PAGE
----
Black History Month
As we mentioned in last Thursday’s post, February marks Black History Month, which provides us an opportunity to look into some issues involving race that may not come up at other times. For today’s post, we turn to the issue of demographics by looking at how the racial composition of the 50 states has changed across time. (We focus on the African American community here, but in a post later this month, we’ll look at the even more dramatic population trends among the Hispanic community).
According to the most recent data from the US Census Bureau, African Americans make up at least 30 percent of the population in four states: Georgia (31.5%), Louisiana (32.8%), Maryland (30.9%), and Mississippi (37.6%). In addition, the District of Columbia (though not technically a state) has an even higher African American population, which makes up a full 52.2% of the population. These are all sizeable figures given that African Americans represent only 12.9% of the national population.
These figures, however, tell us nothing about the trends over time in the racial composition of these states. To put them in context, we turned to the 1970 Census data from the Census Bureau’s archives. (We used 1970 because it is the point at which the Great Migration—a 60-year period when more than 6 million African Americans migrated from the South—ended.)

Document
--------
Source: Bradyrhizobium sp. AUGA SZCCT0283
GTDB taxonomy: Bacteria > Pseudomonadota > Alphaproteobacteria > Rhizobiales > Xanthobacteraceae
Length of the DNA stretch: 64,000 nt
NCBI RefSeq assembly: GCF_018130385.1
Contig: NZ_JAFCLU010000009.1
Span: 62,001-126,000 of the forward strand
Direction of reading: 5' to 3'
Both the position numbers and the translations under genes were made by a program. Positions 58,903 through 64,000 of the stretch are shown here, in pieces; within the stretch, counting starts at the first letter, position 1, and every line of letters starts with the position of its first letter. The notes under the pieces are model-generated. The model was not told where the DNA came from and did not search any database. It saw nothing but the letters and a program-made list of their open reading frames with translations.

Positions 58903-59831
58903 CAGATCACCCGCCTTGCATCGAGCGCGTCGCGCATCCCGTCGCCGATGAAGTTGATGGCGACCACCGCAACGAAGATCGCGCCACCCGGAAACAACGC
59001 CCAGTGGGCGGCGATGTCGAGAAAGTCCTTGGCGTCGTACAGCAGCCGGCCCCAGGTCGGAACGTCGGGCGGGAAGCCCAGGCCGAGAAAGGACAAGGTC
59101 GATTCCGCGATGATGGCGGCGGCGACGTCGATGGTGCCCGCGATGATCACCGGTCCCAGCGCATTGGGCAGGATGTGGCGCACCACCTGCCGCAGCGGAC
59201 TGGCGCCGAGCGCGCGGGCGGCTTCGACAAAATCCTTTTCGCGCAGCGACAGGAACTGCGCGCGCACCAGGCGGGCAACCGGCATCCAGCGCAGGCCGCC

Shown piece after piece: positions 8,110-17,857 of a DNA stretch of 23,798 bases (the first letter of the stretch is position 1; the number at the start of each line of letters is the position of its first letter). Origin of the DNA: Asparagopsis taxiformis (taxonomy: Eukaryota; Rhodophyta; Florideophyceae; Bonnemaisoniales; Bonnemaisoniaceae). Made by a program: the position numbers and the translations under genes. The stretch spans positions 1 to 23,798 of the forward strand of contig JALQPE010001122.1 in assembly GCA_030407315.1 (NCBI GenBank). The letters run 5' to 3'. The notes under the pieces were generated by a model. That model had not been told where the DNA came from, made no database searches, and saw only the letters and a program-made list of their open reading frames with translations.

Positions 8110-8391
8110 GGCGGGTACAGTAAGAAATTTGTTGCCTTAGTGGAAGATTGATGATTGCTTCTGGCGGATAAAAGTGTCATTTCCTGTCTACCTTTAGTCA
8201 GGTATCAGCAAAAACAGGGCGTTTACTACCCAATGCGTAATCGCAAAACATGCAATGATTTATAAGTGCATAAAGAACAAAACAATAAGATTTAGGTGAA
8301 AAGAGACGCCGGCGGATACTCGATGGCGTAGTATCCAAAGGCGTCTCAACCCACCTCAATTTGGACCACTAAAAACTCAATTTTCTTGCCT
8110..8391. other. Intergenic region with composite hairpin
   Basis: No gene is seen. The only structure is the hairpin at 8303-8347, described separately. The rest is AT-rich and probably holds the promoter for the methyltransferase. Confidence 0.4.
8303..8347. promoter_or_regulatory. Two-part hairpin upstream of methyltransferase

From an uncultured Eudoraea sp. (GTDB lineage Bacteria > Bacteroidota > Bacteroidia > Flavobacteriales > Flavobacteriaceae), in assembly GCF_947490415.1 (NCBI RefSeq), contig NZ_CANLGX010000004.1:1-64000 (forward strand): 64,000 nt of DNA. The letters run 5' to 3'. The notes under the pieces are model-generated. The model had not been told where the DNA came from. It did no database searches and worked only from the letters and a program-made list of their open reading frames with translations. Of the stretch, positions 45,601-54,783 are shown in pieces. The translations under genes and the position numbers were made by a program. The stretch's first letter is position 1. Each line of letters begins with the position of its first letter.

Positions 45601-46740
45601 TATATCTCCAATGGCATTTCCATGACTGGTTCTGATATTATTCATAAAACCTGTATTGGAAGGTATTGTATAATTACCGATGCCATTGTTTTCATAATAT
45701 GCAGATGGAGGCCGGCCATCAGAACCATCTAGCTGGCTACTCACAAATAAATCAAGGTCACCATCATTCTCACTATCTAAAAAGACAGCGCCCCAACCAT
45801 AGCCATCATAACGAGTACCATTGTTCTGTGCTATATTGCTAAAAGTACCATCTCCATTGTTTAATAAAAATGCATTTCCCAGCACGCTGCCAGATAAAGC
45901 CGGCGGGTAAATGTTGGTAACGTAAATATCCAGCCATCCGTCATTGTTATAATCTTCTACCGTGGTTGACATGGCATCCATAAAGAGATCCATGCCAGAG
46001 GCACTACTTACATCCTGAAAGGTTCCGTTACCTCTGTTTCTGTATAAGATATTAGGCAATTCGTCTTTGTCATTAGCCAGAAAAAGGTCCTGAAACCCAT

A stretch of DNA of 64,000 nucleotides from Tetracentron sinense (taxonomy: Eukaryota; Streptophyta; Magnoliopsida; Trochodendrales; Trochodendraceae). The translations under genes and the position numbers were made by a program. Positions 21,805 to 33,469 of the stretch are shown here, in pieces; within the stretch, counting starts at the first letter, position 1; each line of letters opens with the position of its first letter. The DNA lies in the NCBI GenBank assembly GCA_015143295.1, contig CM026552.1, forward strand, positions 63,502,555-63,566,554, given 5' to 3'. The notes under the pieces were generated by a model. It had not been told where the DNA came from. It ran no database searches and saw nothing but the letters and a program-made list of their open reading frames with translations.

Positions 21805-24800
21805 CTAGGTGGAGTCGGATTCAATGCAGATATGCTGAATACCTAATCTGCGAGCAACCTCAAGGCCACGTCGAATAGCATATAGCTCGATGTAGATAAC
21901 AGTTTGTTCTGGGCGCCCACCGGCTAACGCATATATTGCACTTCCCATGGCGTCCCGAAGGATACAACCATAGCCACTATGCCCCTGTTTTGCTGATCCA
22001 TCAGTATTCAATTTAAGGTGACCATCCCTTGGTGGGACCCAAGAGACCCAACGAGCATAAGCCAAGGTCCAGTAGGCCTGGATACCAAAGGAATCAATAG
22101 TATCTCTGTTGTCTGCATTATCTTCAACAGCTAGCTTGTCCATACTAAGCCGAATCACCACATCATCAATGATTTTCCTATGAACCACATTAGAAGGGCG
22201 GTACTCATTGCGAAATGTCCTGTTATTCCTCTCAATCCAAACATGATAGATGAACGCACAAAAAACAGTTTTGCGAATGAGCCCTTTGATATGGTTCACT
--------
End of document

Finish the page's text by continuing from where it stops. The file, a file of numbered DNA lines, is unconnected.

The chart at the top of this post shows the demographic changes these states have gone through over this time period. Clearly, Maryland, a crossroads state in the migration, has seen the biggest change, with the percentage of African Americans in the state increasing from 17.8% to 30.9% in just 40 years. The other three states considered saw smaller (though still significant) gains, with the African American population in Georgia increasing by 5.6 percentage points, in Louisiana by 3 percentage points, and in Mississippi by 0.8 percentage points.
Also surprising (though not included in the chart) is the inverse trend in the District of Columbia, where the African American population fell from 71.1% in 1970 to 52.2% in 2010; a trend that’s not all that surprising to those of us who seen the gentrification of the city up close. The only other states to see declines were Arkansas (-2.2%) and South Carolina (-1.7%).